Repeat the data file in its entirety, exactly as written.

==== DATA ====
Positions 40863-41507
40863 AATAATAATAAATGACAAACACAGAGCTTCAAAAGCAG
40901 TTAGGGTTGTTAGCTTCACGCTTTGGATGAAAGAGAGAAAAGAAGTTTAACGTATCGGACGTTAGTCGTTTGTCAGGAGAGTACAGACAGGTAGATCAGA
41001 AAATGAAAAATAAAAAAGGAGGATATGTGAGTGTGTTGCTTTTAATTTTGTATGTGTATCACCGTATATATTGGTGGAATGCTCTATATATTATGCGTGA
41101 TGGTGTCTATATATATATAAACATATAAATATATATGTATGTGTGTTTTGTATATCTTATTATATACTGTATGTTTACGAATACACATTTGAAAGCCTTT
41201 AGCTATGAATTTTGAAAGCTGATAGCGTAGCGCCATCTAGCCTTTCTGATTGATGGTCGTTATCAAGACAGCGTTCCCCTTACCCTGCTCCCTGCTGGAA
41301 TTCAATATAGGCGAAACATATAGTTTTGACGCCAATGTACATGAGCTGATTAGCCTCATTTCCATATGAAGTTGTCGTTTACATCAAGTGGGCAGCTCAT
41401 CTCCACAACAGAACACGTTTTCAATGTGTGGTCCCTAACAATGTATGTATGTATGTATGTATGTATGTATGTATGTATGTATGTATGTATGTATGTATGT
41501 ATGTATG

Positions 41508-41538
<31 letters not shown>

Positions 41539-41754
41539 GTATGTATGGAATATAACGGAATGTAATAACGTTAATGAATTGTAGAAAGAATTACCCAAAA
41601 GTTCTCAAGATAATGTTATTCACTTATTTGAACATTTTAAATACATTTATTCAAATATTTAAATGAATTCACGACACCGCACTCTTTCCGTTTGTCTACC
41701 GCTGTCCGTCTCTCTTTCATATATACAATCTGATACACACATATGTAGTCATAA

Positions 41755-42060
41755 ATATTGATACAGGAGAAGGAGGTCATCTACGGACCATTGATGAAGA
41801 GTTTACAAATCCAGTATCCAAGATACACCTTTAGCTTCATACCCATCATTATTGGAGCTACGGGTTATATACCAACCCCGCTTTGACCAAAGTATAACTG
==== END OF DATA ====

Positions 40863-41507
40863 AATAATAATAAATGACAAACACAGAGCTTCAAAAGCAG
40901 TTAGGGTTGTTAGCTTCACGCTTTGGATGAAAGAGAGAAAAGAAGTTTAACGTATCGGACGTTAGTCGTTTGTCAGGAGAGTACAGACAGGTAGATCAGA
41001 AAATGAAAAATAAAAAAGGAGGATATGTGAGTGTGTTGCTTTTAATTTTGTATGTGTATCACCGTATATATTGGTGGAATGCTCTATATATTATGCGTGA
41101 TGGTGTCTATATATATATAAACATATAAATATATATGTATGTGTGTTTTGTATATCTTATTATATACTGTATGTTTACGAATACACATTTGAAAGCCTTT
41201 AGCTATGAATTTTGAAAGCTGATAGCGTAGCGCCATCTAGCCTTTCTGATTGATGGTCGTTATCAAGACAGCGTTCCCCTTACCCTGCTCCCTGCTGGAA
41301 TTCAATATAGGCGAAACATATAGTTTTGACGCCAATGTACATGAGCTGATTAGCCTCATTTCCATATGAAGTTGTCGTTTACATCAAGTGGGCAGCTCAT
41401 CTCCACAACAGAACACGTTTTCAATGTGTGGTCCCTAACAATGTATGTATGTATGTATGTATGTATGTATGTATGTATGTATGTATGTATGTATGTATGT
41501 ATGTATG

Positions 41508-41538
<31 letters not shown>

Positions 41539-41754
41539 GTATGTATGGAATATAACGGAATGTAATAACGTTAATGAATTGTAGAAAGAATTACCCAAAA
41601 GTTCTCAAGATAATGTTATTCACTTATTTGAACATTTTAAATACATTTATTCAAATATTTAAATGAATTCACGACACCGCACTCTTTCCGTTTGTCTACC
41701 GCTGTCCGTCTCTCTTTCATATATACAATCTGATACACACATATGTAGTCATAA

Positions 41755-42060
41755 ATATTGATACAGGAGAAGGAGGTCATCTACGGACCATTGATGAAGA
41801 GTTTACAAATCCAGTATCCAAGATACACCTTTAGCTTCATACCCATCATTATTGGAGCTACGGGTTATATACCAACCCCGCTTTGACCAAAGTATAACTG